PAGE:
The works of Takashi Miike are frequently peppered with sadistic torture, extreme gore, and graphic violence. For this reason alone, I feel that this Japanese gangster flick qualifies as a horror film. Miike’s unique ability to shock audiences shines through in this, his most ambitious and wildly beloved cult classic. Ichi premiered to a packed house at a midnight screening during the Toronto International Film Fest, and in a stroke of marketing genius, attendees were handed promotional barf-bags.
Inspired by the eponymous Ichi The Killer manga, the story follows Kakihara’s search for Boss Anjo, who is believed to be either dead or to have run off with a girl and 3 million yen worth of the Gangs money. Kakihara believes a rival gang is responsible for the disappearance, and carves a bloody swath through the criminal underworld to find Boss Anjo. Then we meet our Hero(?), Ichi. Bullied from a young age, Ichi remains reserved until his inner rage bubbles over, transforming him into a sobbing juggernaut of violent rage. Erupting in a frenzy of flying kicks and bladed heels and leaving a sea of blood and entrails. How these two story paths interweave and collide is for you to see. This Masterwork of violence has to be seen to be believed.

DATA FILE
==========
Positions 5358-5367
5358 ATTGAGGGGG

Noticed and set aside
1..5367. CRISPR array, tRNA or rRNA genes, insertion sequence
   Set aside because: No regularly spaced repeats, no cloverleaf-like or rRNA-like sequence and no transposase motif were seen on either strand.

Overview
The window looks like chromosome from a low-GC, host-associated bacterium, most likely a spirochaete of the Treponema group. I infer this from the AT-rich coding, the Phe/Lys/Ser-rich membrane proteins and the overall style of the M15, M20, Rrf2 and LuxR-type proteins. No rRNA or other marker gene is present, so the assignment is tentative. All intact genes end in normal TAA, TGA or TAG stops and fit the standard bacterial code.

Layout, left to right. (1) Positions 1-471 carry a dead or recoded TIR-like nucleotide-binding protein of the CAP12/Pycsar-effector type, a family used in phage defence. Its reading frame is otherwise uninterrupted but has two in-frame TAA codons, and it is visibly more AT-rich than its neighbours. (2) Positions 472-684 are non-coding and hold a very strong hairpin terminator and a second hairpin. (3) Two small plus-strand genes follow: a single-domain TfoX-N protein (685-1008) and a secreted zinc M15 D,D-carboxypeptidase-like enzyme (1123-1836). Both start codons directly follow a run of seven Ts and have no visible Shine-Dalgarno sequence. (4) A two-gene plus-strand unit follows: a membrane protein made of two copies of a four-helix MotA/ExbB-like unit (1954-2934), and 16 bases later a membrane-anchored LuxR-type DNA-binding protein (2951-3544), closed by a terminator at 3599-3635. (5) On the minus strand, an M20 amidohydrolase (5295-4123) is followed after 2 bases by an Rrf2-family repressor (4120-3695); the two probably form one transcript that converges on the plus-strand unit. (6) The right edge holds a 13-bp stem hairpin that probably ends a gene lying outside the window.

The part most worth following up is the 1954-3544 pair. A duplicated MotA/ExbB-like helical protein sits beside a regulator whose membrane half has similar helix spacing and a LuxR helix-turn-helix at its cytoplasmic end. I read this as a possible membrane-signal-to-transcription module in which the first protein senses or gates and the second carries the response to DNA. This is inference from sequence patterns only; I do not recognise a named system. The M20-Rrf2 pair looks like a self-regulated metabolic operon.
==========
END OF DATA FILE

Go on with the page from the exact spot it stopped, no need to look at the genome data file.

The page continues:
Everything from the costume design to the swirling camera work paints a stunning picture for the viewer, a strangely beautiful and artistic picture drenched in buckets of gore. Miike’s grue-infused sensibility casts a very big shadow over any future Japanese film makers, and any of his works are well worth the time to check. While a dubbed version exists. I cannot recommend strongly enough to watch the subtitled version. You’ll never look at Tempura the same way again….